Mathematics Scratch Game
Hard
60 mins
365 points
What you need:
• Computer/laptop

# Rocket Lander

The Space X Falcon 9 rocket is capable of landing back on earth on top of a moving ship at sea, in this project we try and recreate the landing and make it into a game.

### 1 - The Space X Falcon 9

Unlike most rockets that get launched into space, which can never be used again can never be used, the Falcon 9 is capable of re-entering the atmosphere and landing vertically. This feat was achieved for the first time on flight 20 in December 2015.

As the flight number 20 suggests, there were many tests and attempts before flight number 20 that weren't successful! Don't worry though all these rockets are unmanned and are either piloted by computers and remotely from the mission control center.

### 2 - Create a new Scratch project

Go to the Scratch website and create a new project.

### 3 - Colour the backdrop

In this project the player will need to try and land the rocket on a ship at sea so let's design the background to have a blue sky and a dark green sea at the bottom.

Open the backdrop editor and draw 2 coloured boxes to match the example in this step.

### 4 - Add the Falcon 9 sprite

Included with this step is a picture of the Falcon 9 rocket. Download it to your computer and then upload it into your project as a new sprite.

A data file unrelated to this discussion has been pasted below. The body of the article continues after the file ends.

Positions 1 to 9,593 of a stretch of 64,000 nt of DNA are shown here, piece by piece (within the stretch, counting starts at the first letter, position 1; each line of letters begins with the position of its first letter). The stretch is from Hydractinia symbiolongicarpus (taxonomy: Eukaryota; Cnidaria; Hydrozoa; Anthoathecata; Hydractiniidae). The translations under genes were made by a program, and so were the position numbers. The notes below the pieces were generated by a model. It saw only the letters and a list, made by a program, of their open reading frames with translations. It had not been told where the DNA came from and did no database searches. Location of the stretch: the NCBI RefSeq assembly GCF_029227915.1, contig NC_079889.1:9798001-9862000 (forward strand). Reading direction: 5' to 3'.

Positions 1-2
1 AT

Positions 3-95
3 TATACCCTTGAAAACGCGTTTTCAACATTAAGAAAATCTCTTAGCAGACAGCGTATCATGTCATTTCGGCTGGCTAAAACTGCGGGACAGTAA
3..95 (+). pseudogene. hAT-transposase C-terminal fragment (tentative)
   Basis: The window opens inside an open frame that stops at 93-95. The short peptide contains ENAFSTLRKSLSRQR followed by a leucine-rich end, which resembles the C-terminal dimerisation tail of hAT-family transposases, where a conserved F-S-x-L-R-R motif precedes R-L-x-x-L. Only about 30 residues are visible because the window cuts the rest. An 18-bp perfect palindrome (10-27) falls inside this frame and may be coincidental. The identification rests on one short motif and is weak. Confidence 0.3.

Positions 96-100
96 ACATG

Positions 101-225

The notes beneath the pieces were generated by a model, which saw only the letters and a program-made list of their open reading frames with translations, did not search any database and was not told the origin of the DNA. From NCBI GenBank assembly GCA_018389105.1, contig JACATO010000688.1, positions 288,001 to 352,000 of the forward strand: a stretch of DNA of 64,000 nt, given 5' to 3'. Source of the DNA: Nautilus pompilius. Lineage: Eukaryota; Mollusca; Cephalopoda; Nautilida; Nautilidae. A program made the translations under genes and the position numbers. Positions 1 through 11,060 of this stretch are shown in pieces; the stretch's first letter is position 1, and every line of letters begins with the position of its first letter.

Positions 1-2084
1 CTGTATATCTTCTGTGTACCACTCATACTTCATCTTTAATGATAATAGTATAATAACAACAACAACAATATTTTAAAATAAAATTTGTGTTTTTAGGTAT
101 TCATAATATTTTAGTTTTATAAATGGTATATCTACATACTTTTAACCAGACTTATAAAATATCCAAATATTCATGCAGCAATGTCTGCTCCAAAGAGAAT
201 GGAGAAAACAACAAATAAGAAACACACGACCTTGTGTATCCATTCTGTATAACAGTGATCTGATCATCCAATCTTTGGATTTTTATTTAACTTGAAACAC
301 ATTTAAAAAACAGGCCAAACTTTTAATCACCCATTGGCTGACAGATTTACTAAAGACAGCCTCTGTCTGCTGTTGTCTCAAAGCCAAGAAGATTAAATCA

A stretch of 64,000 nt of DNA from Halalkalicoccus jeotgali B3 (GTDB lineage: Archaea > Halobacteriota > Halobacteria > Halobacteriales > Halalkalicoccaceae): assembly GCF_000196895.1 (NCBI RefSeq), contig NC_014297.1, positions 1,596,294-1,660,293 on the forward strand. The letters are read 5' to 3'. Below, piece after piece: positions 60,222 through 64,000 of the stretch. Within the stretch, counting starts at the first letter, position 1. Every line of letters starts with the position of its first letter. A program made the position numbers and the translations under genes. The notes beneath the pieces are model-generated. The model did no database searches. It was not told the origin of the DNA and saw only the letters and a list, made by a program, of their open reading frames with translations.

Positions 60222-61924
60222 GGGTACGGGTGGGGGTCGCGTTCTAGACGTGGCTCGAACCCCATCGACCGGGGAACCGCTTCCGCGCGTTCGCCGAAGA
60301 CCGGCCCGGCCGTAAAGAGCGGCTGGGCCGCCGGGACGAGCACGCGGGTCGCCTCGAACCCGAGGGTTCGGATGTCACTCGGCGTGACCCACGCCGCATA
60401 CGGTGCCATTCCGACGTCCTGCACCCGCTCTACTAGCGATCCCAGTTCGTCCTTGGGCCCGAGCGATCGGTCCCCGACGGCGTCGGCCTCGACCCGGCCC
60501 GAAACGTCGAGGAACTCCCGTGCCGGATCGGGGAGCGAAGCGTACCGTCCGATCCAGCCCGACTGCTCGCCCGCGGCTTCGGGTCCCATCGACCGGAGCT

Change the size of the sprite to be 25%.

### 5 - Program gravity

When a rocket enters back into Earth's atmosphere, gravity will start to pull it downwards. We can simulate this in code by changing the Y position of the sprite.

Add the following code to the rocket sprite to make it:

• start at the top center.
• point upwards (be vertical).
• start falling.

``` when green flag clicked go to x (0) y (200) point in direction (0) forever change y by (-5) end ```

To view the remaining 11 steps and access hundreds of other coding projects please login or create an account.

This lesson is copyright of Coding Ireland. Unauthorised use, copying or distribution is not allowed.

Scratch is developed by the Lifelong Kindergarten Group at the MIT Media Lab. It is available for free at https://scratch.mit.edu